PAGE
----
What Is Religion?

Religion is a cultural system of beliefs, practices and ethics that can be embraced by individuals, families and communities. It can be a source of support in times of trouble or an avenue for finding comfort in the face of life’s challenges. Many religions also promote charitable activities and emphasize a concern for the well-being of others. Practicing religion has been associated with positive psychological benefits, including reduced stress and anxiety.

Most attempts to analyze religion have been “monothetic” in the sense that they operate on the classical view that a concept will accurately be identified when it possesses certain defining characteristics. These characteristics include belief in a transcendent entity, a sense of supernatural order, communal practice and ritual, and a specific kind of discourse that claims to have divine authority.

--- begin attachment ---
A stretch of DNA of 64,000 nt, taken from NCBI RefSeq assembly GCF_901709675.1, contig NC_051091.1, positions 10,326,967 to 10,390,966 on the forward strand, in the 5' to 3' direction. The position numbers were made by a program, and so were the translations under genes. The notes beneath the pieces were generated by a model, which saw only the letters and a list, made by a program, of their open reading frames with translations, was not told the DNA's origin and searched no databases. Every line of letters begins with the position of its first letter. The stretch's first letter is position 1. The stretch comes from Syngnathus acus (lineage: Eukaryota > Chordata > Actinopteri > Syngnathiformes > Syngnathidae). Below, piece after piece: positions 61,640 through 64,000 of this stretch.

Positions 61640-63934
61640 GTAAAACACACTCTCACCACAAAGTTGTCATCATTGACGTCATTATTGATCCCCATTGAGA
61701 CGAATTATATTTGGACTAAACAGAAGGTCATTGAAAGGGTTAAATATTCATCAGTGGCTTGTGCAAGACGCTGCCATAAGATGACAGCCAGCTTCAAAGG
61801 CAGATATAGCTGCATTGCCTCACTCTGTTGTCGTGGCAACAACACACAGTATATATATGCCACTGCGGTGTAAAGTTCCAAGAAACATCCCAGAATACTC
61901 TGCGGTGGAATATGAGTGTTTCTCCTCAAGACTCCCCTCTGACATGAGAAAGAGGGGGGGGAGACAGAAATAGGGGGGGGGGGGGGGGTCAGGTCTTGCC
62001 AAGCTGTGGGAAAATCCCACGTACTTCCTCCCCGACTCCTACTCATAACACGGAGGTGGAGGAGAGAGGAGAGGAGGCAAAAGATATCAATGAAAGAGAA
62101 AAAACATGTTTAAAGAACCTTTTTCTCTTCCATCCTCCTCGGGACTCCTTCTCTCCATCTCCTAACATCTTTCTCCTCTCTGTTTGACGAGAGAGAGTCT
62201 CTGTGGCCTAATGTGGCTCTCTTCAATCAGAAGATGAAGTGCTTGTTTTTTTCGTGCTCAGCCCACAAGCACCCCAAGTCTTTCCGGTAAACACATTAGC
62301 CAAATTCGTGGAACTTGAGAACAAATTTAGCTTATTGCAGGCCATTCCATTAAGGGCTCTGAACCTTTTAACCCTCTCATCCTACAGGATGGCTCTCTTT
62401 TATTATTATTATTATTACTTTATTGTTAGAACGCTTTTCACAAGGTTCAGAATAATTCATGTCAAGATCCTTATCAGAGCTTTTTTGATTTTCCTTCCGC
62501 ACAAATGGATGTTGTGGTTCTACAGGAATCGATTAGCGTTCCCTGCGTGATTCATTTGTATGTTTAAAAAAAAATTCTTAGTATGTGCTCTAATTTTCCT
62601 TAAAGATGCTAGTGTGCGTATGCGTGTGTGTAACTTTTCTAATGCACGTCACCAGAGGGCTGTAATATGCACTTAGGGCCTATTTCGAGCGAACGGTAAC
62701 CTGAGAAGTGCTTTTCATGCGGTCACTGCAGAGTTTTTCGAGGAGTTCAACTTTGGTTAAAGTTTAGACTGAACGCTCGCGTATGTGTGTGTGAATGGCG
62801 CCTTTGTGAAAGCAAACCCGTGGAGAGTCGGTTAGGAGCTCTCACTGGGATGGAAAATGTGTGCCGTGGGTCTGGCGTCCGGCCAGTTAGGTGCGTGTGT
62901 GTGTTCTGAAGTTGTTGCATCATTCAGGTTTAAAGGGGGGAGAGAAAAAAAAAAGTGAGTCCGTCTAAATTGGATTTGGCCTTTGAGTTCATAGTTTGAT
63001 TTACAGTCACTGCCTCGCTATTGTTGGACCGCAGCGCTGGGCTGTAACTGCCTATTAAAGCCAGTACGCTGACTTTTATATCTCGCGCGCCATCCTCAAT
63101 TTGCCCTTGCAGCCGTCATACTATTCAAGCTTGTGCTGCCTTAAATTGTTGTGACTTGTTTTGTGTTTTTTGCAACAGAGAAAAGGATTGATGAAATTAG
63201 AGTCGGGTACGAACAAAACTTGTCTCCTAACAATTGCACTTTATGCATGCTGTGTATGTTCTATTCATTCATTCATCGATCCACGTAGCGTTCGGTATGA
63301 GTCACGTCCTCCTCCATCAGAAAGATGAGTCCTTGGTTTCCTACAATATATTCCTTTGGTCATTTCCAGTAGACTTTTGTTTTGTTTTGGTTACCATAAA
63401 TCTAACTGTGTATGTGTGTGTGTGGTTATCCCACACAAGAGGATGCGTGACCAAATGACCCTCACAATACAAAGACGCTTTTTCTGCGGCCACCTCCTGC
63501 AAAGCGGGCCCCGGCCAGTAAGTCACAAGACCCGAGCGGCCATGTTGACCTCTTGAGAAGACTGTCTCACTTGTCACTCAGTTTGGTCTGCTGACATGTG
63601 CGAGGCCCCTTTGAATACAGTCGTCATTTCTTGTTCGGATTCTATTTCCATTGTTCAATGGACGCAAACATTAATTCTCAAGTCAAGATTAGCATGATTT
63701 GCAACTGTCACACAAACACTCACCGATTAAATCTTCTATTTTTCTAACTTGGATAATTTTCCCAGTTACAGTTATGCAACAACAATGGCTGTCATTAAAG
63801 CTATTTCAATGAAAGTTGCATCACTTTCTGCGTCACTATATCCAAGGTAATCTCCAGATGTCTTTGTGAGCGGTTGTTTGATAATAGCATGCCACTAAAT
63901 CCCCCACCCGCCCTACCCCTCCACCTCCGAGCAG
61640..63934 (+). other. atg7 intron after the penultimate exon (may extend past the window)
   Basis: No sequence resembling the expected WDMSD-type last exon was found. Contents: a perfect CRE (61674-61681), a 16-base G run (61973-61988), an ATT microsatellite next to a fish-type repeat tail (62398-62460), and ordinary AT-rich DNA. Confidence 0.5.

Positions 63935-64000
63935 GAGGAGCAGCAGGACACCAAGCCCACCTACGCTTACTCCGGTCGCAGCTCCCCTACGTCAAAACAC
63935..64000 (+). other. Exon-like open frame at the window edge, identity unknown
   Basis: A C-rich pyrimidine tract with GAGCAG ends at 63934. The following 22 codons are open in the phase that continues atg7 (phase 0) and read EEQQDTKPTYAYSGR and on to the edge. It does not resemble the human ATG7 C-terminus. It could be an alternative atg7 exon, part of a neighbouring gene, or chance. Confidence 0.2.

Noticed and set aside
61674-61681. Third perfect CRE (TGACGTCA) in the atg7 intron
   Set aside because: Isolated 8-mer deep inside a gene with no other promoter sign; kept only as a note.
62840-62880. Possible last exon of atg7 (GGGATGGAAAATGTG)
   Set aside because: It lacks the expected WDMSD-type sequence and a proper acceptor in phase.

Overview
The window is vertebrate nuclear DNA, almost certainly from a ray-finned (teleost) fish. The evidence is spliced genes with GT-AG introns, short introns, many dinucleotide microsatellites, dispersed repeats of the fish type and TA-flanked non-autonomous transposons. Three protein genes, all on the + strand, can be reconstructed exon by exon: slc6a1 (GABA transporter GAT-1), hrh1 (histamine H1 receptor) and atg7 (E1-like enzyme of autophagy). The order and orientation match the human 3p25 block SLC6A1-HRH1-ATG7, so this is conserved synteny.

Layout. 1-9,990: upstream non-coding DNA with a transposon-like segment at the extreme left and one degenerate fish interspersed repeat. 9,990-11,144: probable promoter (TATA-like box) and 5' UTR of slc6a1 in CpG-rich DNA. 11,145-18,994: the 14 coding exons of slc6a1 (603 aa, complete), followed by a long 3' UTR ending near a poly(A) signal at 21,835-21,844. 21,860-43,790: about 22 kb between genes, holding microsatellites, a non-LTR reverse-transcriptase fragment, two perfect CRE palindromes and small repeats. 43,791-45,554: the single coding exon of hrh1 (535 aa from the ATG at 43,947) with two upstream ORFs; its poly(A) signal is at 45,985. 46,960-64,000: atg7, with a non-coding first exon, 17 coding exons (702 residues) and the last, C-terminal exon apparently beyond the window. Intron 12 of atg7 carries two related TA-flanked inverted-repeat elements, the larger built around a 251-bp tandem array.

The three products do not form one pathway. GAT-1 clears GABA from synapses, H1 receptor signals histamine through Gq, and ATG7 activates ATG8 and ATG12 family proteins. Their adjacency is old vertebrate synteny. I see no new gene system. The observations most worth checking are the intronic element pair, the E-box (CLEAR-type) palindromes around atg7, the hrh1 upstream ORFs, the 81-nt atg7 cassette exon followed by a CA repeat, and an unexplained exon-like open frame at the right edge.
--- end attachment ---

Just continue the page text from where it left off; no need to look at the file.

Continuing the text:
Other scholars have sought to develop “polythetic” approaches to religion. Polythetic analyses use a more general class of properties to identify a religious phenomenon rather than trying to find a single defining characteristic. These classes of properties, which have been described as a type of prototype structure, are based on the observation that phenomena tend to co-occur more frequently than might be expected by chance alone.

The term “religion” was derived from the Latin verb religio, which means “scrupulousness” or “devotedness.” It is often assumed that to define religion as a social genus, or to describe it in terms of institutions or disciplinary practices, involves eliminating mental states and replacing them with objective, observable features. This is not necessarily true. Some cultures have religions without beliefs in disembodied spirits or cosmological orders.

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